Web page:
@28 oh yeah. That’s been a widely discussed topic in anarchist and communist groups I’m in. In retrospect, nu-atheism looks like a reflection of Protestantism

  23. leerudolph says

    Matthew Ostergren: “No gods, no masters”.

    I read somewhere, once, that 19th century Russian anarchists (or anarcho-syndicalists) had the Biblical name “Nebuchadnezzar” (presumably adapted to Russian, as I assume “Nebuchadnezzar” is adapted to English or whatever) as a signal, because it sounds like “ne Bog k’ne tsar” (again, or whatever), that is, “no God and no Czar”.

  24. mrpieceofwork says

    I just saw a video by Noel Plum rehashing a bunch of vitriol over this post. I had no idea you were so “hated”, Makes me wonder, though, why is he pulling this up? The way he talks about you would suggest he went well out of his way to find this. Also, it smacks of the butthurt reactions (read: deflecting, dismissive) spewed by all those who have been called out on their shit. Seems to be a hell of a lot of that going around these days.

  25. Tim Lister says

    Or maybe you’re just an unlikeable person with the mentality of a petulant teenager who has nothing worthwhile to add to the conversation.

  26. Andres Villarreal says

    I used to be a Pharyngula fan, but you, P.Z. Myers are too toxic, too divisive to follow except by a total sycophant. I feel the pain of any fan of yours who fought to get your name included in any kind of event, only to find that it is impossible to find a selecting committee where you are acceptable to all. It is not the right, the left, the up or the down. It is the will to have a nice discussion with amenable people.

  27. John Morales says

    Andres, the amenable one, and not at all toxic:

    […] you, P.Z. Myers are too toxic, too divisive to follow except by a total sycophant.

    sycophant: a person who acts obsequiously towards someone important in order to gain advantage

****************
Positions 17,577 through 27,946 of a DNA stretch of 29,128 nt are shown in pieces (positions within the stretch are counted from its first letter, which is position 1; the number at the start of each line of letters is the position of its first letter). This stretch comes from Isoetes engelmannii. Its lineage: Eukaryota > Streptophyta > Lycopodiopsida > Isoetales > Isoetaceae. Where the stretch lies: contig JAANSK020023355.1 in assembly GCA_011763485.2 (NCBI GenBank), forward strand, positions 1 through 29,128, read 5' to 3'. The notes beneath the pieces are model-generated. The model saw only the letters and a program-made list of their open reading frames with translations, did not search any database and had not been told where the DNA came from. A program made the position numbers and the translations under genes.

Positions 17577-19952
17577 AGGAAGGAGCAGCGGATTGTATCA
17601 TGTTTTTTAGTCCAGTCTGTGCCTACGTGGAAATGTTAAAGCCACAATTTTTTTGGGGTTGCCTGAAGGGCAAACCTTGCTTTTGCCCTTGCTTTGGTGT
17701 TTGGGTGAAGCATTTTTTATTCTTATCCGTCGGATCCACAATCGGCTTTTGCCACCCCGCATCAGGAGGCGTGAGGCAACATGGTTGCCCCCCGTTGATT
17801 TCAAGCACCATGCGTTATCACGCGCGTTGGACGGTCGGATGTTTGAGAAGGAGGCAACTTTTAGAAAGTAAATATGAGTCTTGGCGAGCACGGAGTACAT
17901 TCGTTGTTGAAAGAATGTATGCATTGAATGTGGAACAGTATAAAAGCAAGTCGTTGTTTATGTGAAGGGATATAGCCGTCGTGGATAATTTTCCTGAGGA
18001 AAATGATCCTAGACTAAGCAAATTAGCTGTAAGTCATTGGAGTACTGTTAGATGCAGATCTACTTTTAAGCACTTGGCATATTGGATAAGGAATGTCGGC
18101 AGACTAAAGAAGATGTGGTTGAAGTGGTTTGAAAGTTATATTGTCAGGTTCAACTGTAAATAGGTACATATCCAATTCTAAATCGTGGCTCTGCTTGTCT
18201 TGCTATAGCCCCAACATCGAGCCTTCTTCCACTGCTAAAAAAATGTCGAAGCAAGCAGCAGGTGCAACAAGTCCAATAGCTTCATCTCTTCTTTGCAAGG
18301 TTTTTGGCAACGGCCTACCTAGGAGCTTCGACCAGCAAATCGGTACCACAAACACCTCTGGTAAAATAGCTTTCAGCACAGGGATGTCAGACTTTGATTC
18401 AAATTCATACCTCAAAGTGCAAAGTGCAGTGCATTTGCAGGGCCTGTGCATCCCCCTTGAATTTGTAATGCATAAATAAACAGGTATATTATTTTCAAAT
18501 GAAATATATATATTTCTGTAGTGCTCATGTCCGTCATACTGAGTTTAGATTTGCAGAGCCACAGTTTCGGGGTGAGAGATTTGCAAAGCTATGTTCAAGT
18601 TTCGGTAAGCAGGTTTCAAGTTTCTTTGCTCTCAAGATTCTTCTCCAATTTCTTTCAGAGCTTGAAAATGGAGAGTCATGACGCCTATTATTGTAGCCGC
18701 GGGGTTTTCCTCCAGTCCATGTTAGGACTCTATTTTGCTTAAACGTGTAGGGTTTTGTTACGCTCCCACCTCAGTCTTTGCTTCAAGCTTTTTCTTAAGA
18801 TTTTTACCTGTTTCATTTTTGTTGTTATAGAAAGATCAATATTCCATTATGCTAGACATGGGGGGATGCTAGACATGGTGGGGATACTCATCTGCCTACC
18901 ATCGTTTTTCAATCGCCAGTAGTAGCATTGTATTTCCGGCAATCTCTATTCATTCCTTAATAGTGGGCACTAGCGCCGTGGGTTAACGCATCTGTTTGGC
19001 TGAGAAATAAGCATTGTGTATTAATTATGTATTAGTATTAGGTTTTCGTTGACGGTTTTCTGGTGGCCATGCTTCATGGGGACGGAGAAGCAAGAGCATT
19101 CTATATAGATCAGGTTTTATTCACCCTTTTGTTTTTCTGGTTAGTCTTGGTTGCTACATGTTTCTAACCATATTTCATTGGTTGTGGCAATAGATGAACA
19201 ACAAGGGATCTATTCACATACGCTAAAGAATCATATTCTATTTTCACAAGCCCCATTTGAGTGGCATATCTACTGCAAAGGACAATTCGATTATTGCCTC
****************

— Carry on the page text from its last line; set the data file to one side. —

So, PZ is an important person, and his followers gain an advantage thereby.

    (Heh — my advantage is that I get to sneer at bombast)

  28. KG says

    Ooh, a slimepitter invasion, once they think no-one’s paying attention to this thread.

    I used to be a Pharyngula fan, but you, P.Z. Myers are too toxic, too divisive to follow except by a total sycophant – Andreas Villareal@32

    Yeah, yeah, sure you did. I’ve disagreed with PZ on numerous issues over more than a decade – most recently about John Maynard Smith, whom he wrongly characterised as a gene-reductionist, perhaps most heatedly over Olivia Benson’s Islamophobia and transphobia (always difficult to admit to yourself that a personal friend has toxic views, but PZ came round in the end).

    only to find that it is impossible to find a selecting committee where you are acceptable to all – Andreas Villareal@32

    Being “acceptable to all” when “all” includes a bunch of privileged bigots is something to be ashamed of.

    Bog off, slimepitters.

  29. Silentbob says

    @ 31 mrpieceofwork

    Makes me wonder, though, why is he pulling this up? The way he talks about you would suggest he went well out of his way to find this.

    Noel Plum is some idiot who got banned here 7 years ago(!) and still hasn’t gotten over it. Holy fuck the egos of these idiots are fragile.

    Hey, Noel, it’s okay, I’m sure your mommy still loves you, you can stop obsessing over the biologist in Minnesota now.

    @ 35 KG

    perhaps most heatedly over Olivia Benson’s Islamophobia and transphobia (always difficult to admit to yourself that a personal friend has toxic views, but PZ came round in the end).

    Well he at least knows her name you utter pillock.

Leave a Reply